The walls were white inside his gray house. The cabinetry in his kitchen was white, the countertops too. Bookcases in the living room were white, the leather upholstery around the room too was purest white. The original Douglas fir flooring was varnished to a high sheen and lay there in stark contrast to almost everything else in the room, for even the brick fireplace had been painted white. Only the bricks inside are black, but that was another story.
But hanging there on the chimney above the hearth was the one blast of color in this otherwise unremittingly white room. An ornately framed piece waiting to been seen and admired waited there, a kimono of deepest red silk flanked by a samurai’s two swords; the long killing sword and the shorter, much sharper blade used to commit ritual suicide. Seppuku, right? Wasn’t that the word? All three pieces, the kimono and the two swords, were ancient, and yet they each had a story of their own to tell. A lone recessed light in the ceiling shone down brightly on them, imploring them to speak, to tell their story to all who passed by, but the gilt frame contained them all. Or, perhaps restrain is the more apt choice, as we shall see.
But for now their only voice resides inside the man in his wheelchair, and to this day he still resolutely refuses to utter even one word about their former lives.
Oh, how they cried out, begging to be heard – even if just one more time.
A knock on the door – so easily ignored. Pointlessly so, of course.
Then the sound of a key in the lock and the tall varnished fir was easing open once again, slowly, surreptitiously, as if letting fresh air inside this mausoleum was a sin beyond redemption.
He winced as he looked at his watch, again. ‘Oh hell, is it Monday already?’ he sighed. Inevitable Mondays, again and again.
“Patrick? Are you ready to go?”
It is Carolyn, his agent. His last friend on this Earth, the last one standing who no doubt will discover his lifeless body one day, and perhaps in this very room. “I think I might need help with my shoes this morning,” Patrick replied, the words poised to cut, perhaps like the short blade over the fireplace might – if given half a chance.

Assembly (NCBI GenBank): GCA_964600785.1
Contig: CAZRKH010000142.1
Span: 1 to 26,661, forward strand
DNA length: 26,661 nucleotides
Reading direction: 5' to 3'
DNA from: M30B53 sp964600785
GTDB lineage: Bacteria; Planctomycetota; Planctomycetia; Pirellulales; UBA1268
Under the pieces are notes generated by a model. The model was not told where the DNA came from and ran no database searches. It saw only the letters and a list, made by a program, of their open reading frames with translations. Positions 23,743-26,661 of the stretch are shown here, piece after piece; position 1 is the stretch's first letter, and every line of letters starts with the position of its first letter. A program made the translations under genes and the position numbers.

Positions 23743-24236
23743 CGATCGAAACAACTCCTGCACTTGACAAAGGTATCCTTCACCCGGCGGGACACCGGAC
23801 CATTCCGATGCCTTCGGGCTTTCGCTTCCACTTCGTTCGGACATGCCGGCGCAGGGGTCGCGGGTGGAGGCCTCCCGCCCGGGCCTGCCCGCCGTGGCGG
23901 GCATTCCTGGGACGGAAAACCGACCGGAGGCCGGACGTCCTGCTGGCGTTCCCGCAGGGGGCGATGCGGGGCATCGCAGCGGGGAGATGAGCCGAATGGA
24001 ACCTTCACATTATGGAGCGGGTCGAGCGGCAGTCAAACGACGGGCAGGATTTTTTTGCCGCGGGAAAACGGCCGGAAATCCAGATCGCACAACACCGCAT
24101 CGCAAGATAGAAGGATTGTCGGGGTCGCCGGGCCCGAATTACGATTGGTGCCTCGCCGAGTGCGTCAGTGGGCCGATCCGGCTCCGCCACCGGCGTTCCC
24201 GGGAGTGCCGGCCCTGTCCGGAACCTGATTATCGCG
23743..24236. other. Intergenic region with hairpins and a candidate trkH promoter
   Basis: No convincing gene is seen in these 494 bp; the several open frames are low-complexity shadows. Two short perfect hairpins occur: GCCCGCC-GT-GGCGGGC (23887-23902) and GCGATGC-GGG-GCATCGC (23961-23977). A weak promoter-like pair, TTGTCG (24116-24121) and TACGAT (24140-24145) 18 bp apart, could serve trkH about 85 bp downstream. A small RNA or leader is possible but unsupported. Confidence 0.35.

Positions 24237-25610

She walked-in and saw him sitting there in his chair, looking out over the water – and for the life of her she still thought he looked like some kind of peregrine man-beast, perched on the edge of forever and waiting to take flight to God only knew where. She looked down and saw his bare feet, the forlorn hammer-toe on his right foot, the yellowing toenails so out of place, in character almost simian. She went to his bedroom and saw the clothes she had laid out two days ago – still and untouched.
“Did you shower this morning?”
“No. Did you?”
“Patrick! It’s a book fair, not a trip to the zoo! Actual people will be there, they are coming to hear you speak. To listen – to you!” She came and sat on the coffee table and smiled into the gales of his obstinance, meeting his stoicism in her own headstrong way, which was of course the only way he would tolerate her. “Can you lift your leg?” she added.
He tried once then shook his head. “Not today.”
“Is it much worse?”
He looked away, looked at the white seabirds swirling behind the fishing boat and he wanted to be with them out there, screaming.
She lifted his leg until he winced – but she quit there. “I think today we’ll go with the clogs? Does that sound alright to you?”
He shook his head. “No, that doesn’t sound ‘alright.’ Not at all, as a matter of fact.”
“What are your sugars?”
She picked up his phone and entered the code, looked at the readout from his glucometer and sighed. “Patrick, if you stop taking your insulin you’re going to die. Do you hear me? That means you close your eyes and you stop breathing. Understand? It’s a fact of life even you should be aware of, okay?”
“Not your life.”
She sighed, if only because they’d had this conversation before. Too many times.
She went to his closet and found a pair of old gray Stegmann clogs neatly tucked away in their original box; like all his shoes they were boxed and put away clean after each wearing. The felt had been, she saw, recently brushed, and the cork footbed neatly oiled…but that was just Patrick being Patrick. He had turned neatness into a fetish, and though he had a housekeeper that came by twice a week he ended up cleaning the floors after the old woman left, pushing her lingering dust out the door from the comfort of his wheelchair.
She slipped the clogs on his feet then wheeled him to the door.
“Has it rained yet?” he asked.
“No, not until noon – at least that’s the forecast,” she said as she wheeled him out to his van. Modified to allow some semblance of mobility, the door slid open at the push of a button and the ramp inside began a long, tortured process of unfolding itself, making ready to haul him up into the belly of the beast. He rolled onto the ramp and turned just so, allowing the clamps to engage the wheels and so to hold him securely in place while Carolyn drove him downtown.